The bucket is the measure of a man or woman’s worth in the fields of Immokalee. Pickers are paid by the piece so the more tomatoes picked the more they can, in theory, earn. According to the CIW’s fact sheet, “The average piece rate today is 50 cents for every 32-lbs of tomatoes they pick, a rate that has remained virtually unchanged since 1980. As a result of that stagnation, a worker today must pick more than 2.25 tons of tomatoes to earn minimum wage in a typical 10-hour workday – nearly twice the amount a worker had to pick to earn minimum wage thirty years ago, when the rate was 40 cents per bucket. Most farmworkers today earn less than $12,000 a year.” All while performing some of the most labor intensive work known to man in unrelenting heat and humidity, with an added dose of chemicals and pesticides that the workers breathe in and come in to contact with on a daily basis. Workers were also being forced to overfill the buckets which then became another source of profit for the bosses. The harvest season can feel like a lifetime for the workers who are often separated from family and loved ones back in their homelands or spread across the United States.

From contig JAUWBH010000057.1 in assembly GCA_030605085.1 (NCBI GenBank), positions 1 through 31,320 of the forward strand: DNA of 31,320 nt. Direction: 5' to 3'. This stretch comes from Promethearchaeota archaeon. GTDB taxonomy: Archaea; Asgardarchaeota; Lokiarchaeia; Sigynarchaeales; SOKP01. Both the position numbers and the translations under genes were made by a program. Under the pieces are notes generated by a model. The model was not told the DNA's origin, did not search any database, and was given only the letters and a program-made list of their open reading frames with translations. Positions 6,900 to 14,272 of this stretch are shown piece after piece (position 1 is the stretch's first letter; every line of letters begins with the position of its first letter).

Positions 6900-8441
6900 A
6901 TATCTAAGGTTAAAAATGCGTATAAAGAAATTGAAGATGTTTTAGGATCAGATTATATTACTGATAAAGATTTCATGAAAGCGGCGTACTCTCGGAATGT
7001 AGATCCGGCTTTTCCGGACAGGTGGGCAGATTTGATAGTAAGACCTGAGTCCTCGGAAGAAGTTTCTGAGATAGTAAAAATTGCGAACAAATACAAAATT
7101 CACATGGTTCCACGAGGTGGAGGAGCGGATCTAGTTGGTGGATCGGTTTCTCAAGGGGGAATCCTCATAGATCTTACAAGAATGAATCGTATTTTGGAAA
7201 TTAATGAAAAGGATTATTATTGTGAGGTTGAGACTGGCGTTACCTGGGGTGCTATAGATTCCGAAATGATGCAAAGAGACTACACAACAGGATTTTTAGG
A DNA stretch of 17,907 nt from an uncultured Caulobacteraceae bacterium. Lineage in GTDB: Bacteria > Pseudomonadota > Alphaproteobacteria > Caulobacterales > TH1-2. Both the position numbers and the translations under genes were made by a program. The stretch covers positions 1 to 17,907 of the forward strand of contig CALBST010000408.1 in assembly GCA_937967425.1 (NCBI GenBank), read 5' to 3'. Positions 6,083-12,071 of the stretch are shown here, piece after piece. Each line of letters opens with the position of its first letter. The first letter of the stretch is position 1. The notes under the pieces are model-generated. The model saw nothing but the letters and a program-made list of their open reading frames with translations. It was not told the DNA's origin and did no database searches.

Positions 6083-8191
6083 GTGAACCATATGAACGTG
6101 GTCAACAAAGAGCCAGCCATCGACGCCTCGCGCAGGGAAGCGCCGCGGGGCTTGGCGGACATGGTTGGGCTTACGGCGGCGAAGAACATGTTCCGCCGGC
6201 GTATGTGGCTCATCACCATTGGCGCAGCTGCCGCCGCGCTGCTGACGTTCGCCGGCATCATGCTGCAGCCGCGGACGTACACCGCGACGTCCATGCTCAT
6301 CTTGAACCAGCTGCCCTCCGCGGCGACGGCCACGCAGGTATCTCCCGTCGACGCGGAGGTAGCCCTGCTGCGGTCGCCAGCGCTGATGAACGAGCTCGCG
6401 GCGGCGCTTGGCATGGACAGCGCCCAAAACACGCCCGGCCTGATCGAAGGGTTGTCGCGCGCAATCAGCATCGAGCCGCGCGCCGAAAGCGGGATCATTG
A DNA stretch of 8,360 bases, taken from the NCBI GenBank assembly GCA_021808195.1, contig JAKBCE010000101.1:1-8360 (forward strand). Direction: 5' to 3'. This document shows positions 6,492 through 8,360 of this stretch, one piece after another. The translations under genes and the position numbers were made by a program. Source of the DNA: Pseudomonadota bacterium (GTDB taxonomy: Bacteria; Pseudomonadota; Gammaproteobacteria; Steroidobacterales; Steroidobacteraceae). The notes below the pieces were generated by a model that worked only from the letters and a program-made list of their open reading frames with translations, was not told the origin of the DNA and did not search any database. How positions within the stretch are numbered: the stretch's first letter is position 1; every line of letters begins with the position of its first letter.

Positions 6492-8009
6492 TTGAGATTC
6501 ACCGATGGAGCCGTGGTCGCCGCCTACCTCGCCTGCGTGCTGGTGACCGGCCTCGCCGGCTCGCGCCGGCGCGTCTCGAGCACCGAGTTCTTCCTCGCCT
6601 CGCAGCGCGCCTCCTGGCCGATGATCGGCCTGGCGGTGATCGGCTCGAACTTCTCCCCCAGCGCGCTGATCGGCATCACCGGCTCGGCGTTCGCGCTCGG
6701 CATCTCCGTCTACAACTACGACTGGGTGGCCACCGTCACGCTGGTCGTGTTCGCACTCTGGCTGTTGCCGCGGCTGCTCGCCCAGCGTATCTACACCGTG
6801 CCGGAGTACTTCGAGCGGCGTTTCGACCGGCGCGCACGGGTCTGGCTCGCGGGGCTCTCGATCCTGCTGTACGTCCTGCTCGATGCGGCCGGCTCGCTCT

To add insult to injury, the farm workers live in a state of indentured servitude. The farm owners or their middle men control every aspect of the workers’ lives including their meals, lodging and incidentals, which are deducted from their pay. This leaves the workers unable to adequately provide for their families and more importantly, escape or leave the job for better opportunities. It also creates conditions that leave the women especially vulnerable. Not only are they away from their children for 10-12 hour days, they are easy targets for the crew chiefs who hold the women’s economic futures in their unflinching hands. Sexual harassment and abuse is woven into the fabric of the farmworker’s lives and the women bear the heaviest burdens. If the women or family members are undocumented they become essentially invisible to society and easy prey for the predators that roam the fields and streets of Immokalee. Before the Fair Food Program, the increasingly corporate growers were content to look the other way when it came to worker mistreatment as long as the buckets were filled. The CIW was instrumental in bringing forth federal prosecutions and convictions of owners for charges that range from kidnapping, involuntary servitude, rape, assault and human trafficking just to name a few.